This article is an update to “Tracking Covid-19” that Al Pfadt, Kathryn Whyte, and I wrote last week. In that article we summarized what is known about Covid-19, what has already happened, and what is to be expected based on the analysis of the data and the epidemiological models.

Over the past week the curve of Covid-19 infections in the United States has slightly flattened. Here are updated graphs of the actual data and new projections for what we can expect in the next few weeks.

Figure 1 shows the number of confirmed cases of Covid-19 in the United States as of 7 a.m. each day. These are the values posted by the European CDC at noon London time, and so they are slightly smaller than some other values that are reported later each day.

Figure 1: Number of confirmed Covid-19 cases in the United States

Oscar Combs’s picture

By: Oscar Combs

With the emergence of the coronavirus (Covid-19), many organizations are doing their part to prevent the spread of infection by practicing social distancing. Some organizations have implemented no-visitor policies, which helps prevent the spread of the disease, but is not so good when it comes to receiving services from their suppliers, which may require onsite interaction.

This is especially true for consulting, auditing, and training services, which are typically performed by onsite visits. Traditionally, organizations have been reluctant to have these services delivered remotely using web conferencing technology, but Covid-19 has thrust remote service delivery into the forefront. This article will explain the benefits of using technology, such as web conferencing, to have consulting, auditing, and training services delivered remotely to your organization.

What is remote service delivery?

Remote service delivery provides services through a web conference platform, typically conducted through the internet.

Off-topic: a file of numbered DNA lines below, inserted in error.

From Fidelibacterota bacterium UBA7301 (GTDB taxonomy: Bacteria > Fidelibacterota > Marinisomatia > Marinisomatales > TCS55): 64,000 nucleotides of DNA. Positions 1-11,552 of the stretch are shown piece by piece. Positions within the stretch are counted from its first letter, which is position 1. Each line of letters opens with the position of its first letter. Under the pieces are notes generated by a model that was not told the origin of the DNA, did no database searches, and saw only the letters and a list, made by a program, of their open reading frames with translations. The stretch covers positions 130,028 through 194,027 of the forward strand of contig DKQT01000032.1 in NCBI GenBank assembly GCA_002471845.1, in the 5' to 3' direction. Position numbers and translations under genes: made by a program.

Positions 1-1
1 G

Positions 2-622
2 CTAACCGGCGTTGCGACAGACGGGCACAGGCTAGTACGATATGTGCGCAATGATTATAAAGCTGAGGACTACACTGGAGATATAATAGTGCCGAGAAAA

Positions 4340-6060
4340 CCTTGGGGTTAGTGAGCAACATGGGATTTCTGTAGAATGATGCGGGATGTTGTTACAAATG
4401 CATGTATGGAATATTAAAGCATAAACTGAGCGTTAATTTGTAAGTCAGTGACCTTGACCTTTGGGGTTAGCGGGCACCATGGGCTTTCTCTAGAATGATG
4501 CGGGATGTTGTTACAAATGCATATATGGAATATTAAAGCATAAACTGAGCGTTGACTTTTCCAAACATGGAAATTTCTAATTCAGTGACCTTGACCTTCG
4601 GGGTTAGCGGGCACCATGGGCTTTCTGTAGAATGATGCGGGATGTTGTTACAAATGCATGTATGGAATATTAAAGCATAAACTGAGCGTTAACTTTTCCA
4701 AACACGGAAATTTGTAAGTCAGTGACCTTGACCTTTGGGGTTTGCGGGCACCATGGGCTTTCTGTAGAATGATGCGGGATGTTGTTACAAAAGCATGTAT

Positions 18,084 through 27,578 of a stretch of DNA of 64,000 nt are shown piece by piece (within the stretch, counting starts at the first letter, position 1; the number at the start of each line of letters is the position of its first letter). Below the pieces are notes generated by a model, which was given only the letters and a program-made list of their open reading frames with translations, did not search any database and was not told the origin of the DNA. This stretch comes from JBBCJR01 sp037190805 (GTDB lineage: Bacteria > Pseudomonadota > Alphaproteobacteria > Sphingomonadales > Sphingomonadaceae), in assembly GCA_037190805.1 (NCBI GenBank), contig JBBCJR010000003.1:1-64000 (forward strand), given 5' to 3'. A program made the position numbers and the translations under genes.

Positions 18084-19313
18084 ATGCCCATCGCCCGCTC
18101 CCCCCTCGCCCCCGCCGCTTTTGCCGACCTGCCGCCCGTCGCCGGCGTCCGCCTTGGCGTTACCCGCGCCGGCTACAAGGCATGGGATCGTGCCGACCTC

Jon Marcus’s picture

By: Jon Marcus

Want to find out how much it will cost to go to Arkansas Northeastern College? The federal government has a website that promises you can “Calculate your personal net price.” But clicking on that link brings you to the college’s own home page with a fun photo of its cuddly mascot and no immediate sign of anything about cost. Howard University? The link from the U.S. Department of Education’s College Scorecard takes you to a primer about how financial aid works. For the University of St. Francis in Illinois, it lands on “page can’t be found.”

Multiple Authors
By: Paula Caligiuri, Helen De Cieri

The coronavirus pandemic has forced tens of millions of employees across the United States to work from home. While this will save lives by limiting the transmission of Covid-19, it also poses significant challenges for employees’ well-being.

How can companies support the health of their employees—many of whom have never before worked from home for a significant amount of time?

As researchers in the area of human resource management, we have studied companies’ ability to adopt and encourage practices to improve employees’ well-being.

Here are four research-backed ways we believe companies can promote employees’ health and well-being during this crisis.